The Mind and Its Now

The Mind and Its Now

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Window of Sinagoga el TransitoAugustine’s phrase in his Confessions, “quaestio mihi factus sum,” which is the motto of this conference, may strike one as something profoundly existential and perplexing about Augustine himself. The context of the phrase indicates nothing of that sort. There Augustine wonders whether it is sinful to enjoy the singing of psalms, because the charm of melody may distract one’s mind from the meaning of the words sung. This would impair prayer itself which Augustine had defined as elevatio mentis ad Deum, the lifting of the mind to God. I doubt, however, that Metanexus would have thought of organizing a conference either about psalm singing or about prayer. In Augustine’s eyes the distraction would have been a peccadillo, a venial sin, which even the just man of God commits seven times a day. To gain forgiveness of such sins nothing more was needed, according to Augustine, than to recite the Lord’s Prayer. This he compared to the act of a physician who applies a penicillum, or a swab dipped in ointment whereby a small wound can be cleaned. Please note the affinity of penicillum to the modern word penicillin which should evoke the rod-like shape of some bacteria that can dispose of some infections.

The broader context of Augustine’s phrase also suggests that his phrase was not prompted by some deep existential or moral doubt in him. Peter Brown and other recent misinterpreters of Augustine’s phrase fail to note that by 398, when Augustine wrote the Confessions, he had lived for ten years in an unsh­akable commitment to the Catholic Church as the work of the Word Incarnate. Contrary to some dubious experts on Augustine, Augustine the Catholic did not suffer even for a moment of identity crisis.

With these points laid down one may, however, consider meanings which Augustine really did not intend by his phrase, meanings that smack of modernity. The phrase, “quaestio mihi factus sum,” could have come from all preachers of modernity, beginning with Luther, through Descartes and Rousseau, to the German idealists—Kant, Fichte and Hegel—to the existen­tialists and phenomenologists. Luther for one admitted that it was very difficult for him to achieve peace of mind on the basis of his sola fides principle, which landed him in a state of schizophrenia. In that state the believer is to hold that although he is justified in the eyes of God, he nevertheless retains his sins and may sin boldly provided he believes even more forcefully. Rousseau sought escape from the nihilism of subjectivism as he dreamt about turning into a non-existent being. Husserl ended his life by admitting that he had failed to find the starting point of knowledge. The profound perplexities of Sartre as to who and what he was are too well known.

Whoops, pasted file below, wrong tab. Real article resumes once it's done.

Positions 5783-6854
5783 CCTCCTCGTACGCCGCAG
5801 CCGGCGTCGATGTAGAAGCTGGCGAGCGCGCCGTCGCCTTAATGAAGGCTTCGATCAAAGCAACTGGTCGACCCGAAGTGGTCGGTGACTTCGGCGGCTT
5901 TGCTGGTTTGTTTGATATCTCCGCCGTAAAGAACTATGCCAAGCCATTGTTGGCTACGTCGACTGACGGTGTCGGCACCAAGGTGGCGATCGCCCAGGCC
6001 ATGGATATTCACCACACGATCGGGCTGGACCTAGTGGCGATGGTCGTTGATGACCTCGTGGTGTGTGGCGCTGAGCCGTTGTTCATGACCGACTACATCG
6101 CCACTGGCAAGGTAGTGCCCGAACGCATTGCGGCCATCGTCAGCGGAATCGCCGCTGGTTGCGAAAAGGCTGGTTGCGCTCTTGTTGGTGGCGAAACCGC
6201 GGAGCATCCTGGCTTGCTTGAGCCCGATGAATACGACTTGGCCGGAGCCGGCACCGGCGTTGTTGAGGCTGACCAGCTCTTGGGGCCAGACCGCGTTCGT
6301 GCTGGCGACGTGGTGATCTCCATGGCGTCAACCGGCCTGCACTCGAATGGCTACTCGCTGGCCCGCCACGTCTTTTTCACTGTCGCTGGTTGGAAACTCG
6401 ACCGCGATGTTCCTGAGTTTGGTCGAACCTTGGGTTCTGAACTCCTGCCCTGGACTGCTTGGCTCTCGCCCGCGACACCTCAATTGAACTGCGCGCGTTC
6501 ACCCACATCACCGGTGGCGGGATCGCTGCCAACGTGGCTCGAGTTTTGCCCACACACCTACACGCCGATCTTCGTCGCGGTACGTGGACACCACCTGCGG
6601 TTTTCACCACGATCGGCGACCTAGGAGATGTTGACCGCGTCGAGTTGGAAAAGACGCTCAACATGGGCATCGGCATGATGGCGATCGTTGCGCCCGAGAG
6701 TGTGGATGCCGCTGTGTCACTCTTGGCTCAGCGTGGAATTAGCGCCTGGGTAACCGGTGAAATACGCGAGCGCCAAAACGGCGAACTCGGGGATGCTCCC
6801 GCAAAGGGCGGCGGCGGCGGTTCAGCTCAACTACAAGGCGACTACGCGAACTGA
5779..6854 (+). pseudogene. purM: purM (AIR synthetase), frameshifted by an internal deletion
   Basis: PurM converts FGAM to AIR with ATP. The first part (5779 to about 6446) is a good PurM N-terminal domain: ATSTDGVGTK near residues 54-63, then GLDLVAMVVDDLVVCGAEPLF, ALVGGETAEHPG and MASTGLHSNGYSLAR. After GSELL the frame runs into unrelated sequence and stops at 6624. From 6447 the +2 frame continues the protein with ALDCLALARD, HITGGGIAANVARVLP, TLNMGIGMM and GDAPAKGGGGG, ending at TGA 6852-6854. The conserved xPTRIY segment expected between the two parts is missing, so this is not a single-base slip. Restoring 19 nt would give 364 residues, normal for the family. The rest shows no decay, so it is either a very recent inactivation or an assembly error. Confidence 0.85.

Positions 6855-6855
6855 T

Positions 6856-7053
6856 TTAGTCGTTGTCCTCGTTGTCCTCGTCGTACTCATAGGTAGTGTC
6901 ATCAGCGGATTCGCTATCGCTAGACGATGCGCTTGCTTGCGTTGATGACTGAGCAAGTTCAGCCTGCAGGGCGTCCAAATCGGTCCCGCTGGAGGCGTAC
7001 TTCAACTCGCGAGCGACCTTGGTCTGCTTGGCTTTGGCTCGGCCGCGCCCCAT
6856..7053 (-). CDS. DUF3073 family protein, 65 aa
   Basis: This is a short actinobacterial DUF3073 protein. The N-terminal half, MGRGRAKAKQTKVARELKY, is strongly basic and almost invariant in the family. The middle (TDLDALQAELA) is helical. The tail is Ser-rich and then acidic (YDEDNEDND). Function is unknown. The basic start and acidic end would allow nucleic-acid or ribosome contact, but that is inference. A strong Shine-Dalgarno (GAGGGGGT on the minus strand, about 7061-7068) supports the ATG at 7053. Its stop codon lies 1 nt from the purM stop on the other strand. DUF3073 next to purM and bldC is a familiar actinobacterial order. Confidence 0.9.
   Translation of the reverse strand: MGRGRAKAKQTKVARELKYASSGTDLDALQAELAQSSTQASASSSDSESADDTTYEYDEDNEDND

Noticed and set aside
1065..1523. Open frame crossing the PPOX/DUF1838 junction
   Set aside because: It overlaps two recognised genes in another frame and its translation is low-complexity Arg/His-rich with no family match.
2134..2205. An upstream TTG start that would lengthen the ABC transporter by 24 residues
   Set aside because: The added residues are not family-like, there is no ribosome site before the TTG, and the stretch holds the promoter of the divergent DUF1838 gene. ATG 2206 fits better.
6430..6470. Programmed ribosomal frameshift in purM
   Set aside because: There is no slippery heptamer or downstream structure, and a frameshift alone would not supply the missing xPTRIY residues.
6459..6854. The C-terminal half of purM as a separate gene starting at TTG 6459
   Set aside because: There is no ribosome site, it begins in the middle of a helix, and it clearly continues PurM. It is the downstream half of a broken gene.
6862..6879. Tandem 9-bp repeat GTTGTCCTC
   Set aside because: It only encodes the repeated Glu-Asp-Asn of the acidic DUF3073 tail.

A little reflection on Kant and other idealists who find themselves trapped in their own minds will bring us closer to the subject of this presentation. As is well known, Kant and all Kantians derived all knowledge from reflecting on their own mind, or as was the case with Fichte, on their own will, or on the process whereby, as Hegel claimed the Absolute unfolded in their own cogitation. While this has been discussed to no end, hardly anything has been said on what Kant and Hegel wrote about the physical world or rather about various branches of physical science. As an absolute voluntarist Fichte avoided the subject of the external world, perhaps sensing that the hard sciences can flourish without the scientist being willful. Contrary to a not too old fad there is not much personal knowledge when it comes to the hard sciences where quantities alone count in the final analysis. Psychology and sociology may be forms of reasoned discourse (all too often they are not), but they should not be called science three hundred years after Newton’s Principia and a hundred years after Einstein’ relativity and the quantum theory of Planck, Bohr, Schrödinger, and others. For the same reason, theology should not be called science. Theology can and should be a reasoned discourse, but the label of science it should not carry, if a basic misunderstanding is to be avoided. Theology measures nothing, whereas science, exact science that is, stands or falls with measuring and counting and doing this with all possible exactness.